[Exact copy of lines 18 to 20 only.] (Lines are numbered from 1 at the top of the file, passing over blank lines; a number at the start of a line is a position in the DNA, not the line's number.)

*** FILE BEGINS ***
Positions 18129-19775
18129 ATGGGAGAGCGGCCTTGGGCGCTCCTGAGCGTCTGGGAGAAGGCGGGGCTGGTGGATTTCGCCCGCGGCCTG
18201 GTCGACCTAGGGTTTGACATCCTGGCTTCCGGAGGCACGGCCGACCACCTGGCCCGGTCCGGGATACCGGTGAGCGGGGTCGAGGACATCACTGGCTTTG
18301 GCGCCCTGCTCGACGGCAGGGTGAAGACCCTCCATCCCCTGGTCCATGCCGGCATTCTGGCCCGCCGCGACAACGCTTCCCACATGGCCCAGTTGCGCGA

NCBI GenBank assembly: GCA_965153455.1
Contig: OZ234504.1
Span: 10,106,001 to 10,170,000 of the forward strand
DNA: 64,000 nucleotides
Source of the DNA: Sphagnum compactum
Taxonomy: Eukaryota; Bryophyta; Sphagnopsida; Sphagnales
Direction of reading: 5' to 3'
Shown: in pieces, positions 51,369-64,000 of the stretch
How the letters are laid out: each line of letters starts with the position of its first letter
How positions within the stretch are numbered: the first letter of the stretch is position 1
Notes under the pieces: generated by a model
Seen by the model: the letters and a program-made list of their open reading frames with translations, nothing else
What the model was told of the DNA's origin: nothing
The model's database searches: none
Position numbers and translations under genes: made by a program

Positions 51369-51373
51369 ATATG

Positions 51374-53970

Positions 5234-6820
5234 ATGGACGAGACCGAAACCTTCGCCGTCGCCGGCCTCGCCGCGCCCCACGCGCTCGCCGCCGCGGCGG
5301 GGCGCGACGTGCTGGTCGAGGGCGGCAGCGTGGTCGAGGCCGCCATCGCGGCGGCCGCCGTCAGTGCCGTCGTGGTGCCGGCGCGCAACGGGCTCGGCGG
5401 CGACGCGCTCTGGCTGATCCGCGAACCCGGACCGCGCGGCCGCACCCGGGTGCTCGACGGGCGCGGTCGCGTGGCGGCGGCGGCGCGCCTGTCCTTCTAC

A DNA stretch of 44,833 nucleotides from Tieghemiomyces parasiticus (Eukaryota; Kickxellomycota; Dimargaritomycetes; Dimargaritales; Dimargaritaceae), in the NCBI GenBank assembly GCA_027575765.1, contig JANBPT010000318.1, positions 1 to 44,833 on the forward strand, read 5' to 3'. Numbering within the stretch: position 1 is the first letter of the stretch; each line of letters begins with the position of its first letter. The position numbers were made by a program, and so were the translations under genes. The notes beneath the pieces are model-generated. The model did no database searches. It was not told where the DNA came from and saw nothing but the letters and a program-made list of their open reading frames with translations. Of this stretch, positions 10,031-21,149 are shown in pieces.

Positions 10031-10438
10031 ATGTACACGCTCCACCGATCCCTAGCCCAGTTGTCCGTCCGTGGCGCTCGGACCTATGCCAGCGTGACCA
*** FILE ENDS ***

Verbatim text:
The model's database searches: none
Position numbers and translations under genes: made by a program

Positions 51369-51373